Northern Prairie Wildlife Research Center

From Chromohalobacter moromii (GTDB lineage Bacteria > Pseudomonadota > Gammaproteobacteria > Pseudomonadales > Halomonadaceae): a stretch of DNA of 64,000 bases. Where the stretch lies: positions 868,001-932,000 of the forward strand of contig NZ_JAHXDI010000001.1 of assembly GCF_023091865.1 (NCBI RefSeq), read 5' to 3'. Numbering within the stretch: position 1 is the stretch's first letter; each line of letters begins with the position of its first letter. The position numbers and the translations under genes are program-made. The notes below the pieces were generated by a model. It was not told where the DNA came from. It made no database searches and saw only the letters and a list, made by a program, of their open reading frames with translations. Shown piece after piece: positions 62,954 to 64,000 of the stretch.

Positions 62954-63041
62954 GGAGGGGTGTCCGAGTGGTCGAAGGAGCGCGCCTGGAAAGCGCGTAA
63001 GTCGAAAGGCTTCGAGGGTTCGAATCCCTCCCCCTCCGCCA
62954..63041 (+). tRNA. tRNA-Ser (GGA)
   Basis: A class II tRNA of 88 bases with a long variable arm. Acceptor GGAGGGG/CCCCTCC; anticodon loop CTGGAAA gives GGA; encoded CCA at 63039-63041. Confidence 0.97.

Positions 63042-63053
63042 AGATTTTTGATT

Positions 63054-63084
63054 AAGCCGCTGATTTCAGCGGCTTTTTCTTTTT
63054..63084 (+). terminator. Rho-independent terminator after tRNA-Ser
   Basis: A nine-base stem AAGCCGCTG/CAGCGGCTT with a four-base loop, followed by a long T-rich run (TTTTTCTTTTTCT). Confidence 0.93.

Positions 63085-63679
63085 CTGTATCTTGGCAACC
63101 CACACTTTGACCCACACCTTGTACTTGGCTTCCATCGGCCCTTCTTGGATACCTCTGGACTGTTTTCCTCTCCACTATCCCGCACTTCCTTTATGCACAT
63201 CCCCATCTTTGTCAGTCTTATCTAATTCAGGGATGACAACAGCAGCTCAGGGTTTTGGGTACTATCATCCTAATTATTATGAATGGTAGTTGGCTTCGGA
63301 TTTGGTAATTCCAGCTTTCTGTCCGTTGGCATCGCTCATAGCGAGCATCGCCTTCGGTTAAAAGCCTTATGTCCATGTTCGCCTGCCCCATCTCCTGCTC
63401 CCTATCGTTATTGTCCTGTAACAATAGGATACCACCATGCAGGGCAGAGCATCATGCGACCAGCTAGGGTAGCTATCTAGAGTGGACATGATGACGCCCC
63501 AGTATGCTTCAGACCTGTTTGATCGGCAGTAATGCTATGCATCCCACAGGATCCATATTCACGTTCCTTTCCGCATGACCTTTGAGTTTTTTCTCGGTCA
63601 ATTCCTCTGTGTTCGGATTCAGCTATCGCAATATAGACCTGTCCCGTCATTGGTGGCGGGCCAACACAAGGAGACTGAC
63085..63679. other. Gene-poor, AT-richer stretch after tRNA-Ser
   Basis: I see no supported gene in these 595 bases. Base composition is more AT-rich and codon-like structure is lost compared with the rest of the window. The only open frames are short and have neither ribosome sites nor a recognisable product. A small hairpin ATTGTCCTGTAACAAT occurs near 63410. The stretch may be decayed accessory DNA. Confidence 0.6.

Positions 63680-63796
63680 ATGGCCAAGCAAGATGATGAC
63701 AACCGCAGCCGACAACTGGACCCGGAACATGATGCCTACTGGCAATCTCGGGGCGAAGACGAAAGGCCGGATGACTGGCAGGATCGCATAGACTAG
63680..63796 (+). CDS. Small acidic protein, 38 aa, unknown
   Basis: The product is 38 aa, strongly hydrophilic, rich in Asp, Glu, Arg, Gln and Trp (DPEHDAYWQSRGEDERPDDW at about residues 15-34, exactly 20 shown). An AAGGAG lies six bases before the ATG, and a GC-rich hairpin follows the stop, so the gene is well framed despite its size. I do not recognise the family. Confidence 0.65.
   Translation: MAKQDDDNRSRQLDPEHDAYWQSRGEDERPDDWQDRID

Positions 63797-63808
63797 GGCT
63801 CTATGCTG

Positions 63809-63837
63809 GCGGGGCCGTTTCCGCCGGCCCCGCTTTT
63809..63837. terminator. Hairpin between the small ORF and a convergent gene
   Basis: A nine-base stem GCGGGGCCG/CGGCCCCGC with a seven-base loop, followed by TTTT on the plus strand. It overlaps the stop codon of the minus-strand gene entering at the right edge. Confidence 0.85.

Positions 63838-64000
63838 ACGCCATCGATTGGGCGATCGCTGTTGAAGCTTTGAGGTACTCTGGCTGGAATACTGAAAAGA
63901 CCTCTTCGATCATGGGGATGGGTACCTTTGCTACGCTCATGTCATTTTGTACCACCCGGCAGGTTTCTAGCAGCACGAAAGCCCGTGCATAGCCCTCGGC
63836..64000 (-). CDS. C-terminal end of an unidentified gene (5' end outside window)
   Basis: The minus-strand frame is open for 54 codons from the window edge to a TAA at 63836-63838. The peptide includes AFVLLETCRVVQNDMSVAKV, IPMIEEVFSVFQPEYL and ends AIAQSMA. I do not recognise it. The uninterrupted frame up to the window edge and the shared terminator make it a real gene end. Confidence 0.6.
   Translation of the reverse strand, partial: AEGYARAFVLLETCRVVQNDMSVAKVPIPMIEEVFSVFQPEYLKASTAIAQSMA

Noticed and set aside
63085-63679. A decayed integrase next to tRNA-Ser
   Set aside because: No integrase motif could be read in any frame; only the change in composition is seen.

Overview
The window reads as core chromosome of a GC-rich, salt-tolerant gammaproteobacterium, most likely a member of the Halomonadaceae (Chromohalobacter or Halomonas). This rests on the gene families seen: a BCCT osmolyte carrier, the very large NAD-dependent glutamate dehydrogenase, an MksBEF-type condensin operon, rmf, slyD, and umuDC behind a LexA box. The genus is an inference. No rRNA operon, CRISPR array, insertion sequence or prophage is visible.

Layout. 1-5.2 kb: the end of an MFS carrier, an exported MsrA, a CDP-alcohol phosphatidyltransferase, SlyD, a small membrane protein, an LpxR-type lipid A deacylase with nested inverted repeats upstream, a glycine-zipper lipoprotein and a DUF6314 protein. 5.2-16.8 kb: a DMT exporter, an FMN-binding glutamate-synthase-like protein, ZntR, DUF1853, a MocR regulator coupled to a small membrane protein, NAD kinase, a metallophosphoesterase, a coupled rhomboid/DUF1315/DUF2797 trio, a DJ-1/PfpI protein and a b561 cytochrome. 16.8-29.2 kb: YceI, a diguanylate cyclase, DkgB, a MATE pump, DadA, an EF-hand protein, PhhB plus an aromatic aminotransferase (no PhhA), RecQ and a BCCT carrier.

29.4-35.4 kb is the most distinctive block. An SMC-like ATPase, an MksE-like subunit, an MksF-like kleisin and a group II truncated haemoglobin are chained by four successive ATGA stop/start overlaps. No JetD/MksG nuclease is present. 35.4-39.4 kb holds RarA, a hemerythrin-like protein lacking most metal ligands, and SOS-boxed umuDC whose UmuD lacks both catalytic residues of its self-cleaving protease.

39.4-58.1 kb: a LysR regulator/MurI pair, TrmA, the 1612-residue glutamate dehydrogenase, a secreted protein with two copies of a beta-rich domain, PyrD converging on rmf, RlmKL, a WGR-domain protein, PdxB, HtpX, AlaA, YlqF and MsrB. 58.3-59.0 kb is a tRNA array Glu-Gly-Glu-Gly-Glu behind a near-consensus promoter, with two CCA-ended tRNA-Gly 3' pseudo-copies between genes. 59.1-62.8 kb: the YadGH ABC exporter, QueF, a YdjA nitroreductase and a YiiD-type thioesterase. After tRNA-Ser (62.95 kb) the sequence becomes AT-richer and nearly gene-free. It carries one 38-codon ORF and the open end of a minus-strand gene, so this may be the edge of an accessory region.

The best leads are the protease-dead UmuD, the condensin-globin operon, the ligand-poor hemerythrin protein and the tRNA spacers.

Three nests have been documented in North Dakota, two along the Red River in Fargo and one along the Turtle River in Turtle River State Park, Grand Forks County. However, the pileated woodpecker is a secretive bird whose nest is not easily found. In 1973, J. F. Cassel, K. L. Lago, and M. B. Wyatt reported a nest cavity that contained two young (Stewart 1975; G. E. Nielsen, North Dakota Birding Society, Fargo, North Dakota, pers. comm.). In 1998, T. Hallett reported a pileated woodpecker nest cavity containing an unspecified number of young; this sighting was not confirmed but was deemed likely by experienced birdwatchers (G. E. Nielsen, pers. comm.). A probable North Dakota breeding event was documented in 1990 by R. H. O'Connor, again in Fargo (R. H. O'Connor, North Dakota Birding Society, Fargo, North Dakota, pers. comm.). One immature bird was being fed by adult pileated woodpeckers on the North Dakota side of the Red River. However, it was possible that the immature bird fledged from the Minnesota side of the Red River. In 2001, D. O. Lambeth reported that one male and one female bird fledged from a nest cavity in Turtle River State Park (D. O. Lambeth, pers. comm.). Another probable breeding event occurred in 2001 in Central Park, downtown Grand Forks (D. O. Lambeth, pers. comm.). A family group was seen, and the adult male fed a fledged young. Although nests have not been found in the Turtle Mountains, Devils Lake area, or the Sheyenne National Grassland, experienced birdwatchers suggest that breeding populations do exist in these areas (G. B. Berkey and R. E. Martin, pers. comm.).